Corker’s criticism of Trump ratcheted up in August, when he first said that the White House is in a “downward spiral” and later said that Trump “has not demonstrated he understands the character of this nation,” nor the stability and competence “that he needs to demonstrate in order to be successful.”
Trump fired back, with his usual insult-laced tweets that seem to handle the truth in a questionable manner. Less than a month later, Corker announced he would not seek re-election.
That’s two down, and you can’t help wondering who’s next.
But, first, it’s important to step back to Flake. Trump — with Bannon’s compliance — managed to sabotage the Republican primary process by turning a significant swath of the conservative electorate against the so-called establishment. Now, Bannon is setting his sights on overthrowing the establishment at the congressional level . . . this time with Trump’s compliance. Bannon does the dirty work on the ground while Trump plants Twitter land mines.
That’s what makes Flake’s exit particularly noteworthy. He is hardly an establishment Republican. As The Hill noted Tuesday afternoon, “Jeff Flake was the Tea Party before the Tea Party was cool.” Lest we’ve forgotten, it was Flake — as a Republican congressman during the George W. Bush era — who forced a reduction in the pork projects that the GOP had grown fond of. He sought a seat on the House Appropriations Committee because he wanted to end earmarks — not because he had pork projects of his own that needed funding. So steadfast was he in his fight against pork projects that he lost the endorsement of three of the five mayors in his district when he ran for the U.S. Senate in 2013.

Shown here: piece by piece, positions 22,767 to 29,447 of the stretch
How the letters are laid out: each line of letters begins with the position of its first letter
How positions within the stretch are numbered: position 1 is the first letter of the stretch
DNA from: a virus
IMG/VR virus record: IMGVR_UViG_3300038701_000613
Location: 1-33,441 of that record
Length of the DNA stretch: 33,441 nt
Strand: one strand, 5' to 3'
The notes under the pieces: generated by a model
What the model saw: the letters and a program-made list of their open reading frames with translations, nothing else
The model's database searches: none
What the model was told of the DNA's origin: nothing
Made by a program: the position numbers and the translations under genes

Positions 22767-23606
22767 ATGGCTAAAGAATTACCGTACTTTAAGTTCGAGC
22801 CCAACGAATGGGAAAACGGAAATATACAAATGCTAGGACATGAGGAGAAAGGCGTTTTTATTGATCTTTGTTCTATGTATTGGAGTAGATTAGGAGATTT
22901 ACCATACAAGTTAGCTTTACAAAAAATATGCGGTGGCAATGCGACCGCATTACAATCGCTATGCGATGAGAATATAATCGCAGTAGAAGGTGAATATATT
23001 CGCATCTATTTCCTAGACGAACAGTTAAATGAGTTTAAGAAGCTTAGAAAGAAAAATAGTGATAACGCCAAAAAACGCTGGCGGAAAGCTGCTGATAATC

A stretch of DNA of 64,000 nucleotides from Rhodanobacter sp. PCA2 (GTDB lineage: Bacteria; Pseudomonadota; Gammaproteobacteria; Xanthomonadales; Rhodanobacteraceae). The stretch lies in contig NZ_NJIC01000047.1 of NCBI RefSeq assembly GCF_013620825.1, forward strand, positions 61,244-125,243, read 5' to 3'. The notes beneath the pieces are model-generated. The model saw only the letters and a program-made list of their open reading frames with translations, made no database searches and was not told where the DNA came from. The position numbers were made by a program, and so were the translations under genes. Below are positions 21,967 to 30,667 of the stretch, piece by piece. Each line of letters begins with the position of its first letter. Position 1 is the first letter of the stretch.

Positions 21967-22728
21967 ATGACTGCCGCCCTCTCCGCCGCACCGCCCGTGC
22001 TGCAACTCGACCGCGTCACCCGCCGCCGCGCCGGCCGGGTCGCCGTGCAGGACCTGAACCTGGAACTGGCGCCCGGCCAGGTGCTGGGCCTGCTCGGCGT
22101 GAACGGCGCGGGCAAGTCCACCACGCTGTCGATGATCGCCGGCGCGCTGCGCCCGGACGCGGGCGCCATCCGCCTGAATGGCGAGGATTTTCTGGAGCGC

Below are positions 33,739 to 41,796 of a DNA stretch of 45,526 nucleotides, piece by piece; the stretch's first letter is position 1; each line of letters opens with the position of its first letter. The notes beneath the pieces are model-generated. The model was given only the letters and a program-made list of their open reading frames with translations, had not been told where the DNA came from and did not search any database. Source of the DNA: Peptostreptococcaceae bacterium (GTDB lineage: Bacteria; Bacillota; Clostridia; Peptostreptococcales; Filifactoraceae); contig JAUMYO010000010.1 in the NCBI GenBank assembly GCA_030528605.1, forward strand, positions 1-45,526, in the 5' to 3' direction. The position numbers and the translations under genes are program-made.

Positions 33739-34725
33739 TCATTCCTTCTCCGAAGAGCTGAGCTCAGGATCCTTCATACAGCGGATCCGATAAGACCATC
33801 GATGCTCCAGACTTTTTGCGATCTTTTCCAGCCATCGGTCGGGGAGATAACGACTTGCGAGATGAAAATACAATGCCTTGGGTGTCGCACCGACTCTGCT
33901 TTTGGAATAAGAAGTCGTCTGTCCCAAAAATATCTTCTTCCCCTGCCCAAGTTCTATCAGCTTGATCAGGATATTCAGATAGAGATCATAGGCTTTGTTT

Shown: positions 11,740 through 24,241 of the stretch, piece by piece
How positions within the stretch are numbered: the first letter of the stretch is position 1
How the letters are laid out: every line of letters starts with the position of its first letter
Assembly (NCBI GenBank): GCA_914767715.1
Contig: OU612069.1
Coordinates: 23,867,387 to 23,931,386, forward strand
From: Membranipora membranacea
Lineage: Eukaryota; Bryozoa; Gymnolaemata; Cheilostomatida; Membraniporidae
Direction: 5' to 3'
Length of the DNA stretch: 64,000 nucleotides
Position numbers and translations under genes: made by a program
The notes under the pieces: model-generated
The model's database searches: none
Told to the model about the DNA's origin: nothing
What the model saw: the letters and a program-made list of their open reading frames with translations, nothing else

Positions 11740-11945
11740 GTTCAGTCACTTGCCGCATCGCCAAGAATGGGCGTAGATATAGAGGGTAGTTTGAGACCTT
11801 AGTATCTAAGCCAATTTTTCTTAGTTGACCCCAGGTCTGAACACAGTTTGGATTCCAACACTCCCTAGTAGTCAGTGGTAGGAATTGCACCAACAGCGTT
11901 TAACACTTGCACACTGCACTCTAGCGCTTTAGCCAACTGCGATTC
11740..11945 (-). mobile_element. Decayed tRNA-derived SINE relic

In other words, Flake represented much of what Trump would later claim to support — without the anger and vitriol. (“It’s not enough to be conservative anymore. It seems that you have to be angry about it,” Flake told CNN on Tuesday.)
But because he dared to criticize the president, he is soon to be the ex-senator from Arizona.
Corker was a rising star in the Republican Party, once a dark-horse candidate to be Trump’s vice president pick and rumored to be a potential future candidate for the White House. Now he, too, is in the process of exiting politics.
And make no mistake: the Republican Party is weaker without the likes of Jeff Flake and Bob Corker. Long after the star-power of Trump has faded, the GOP will need the steady guidance of seasoned veterans like the two of them.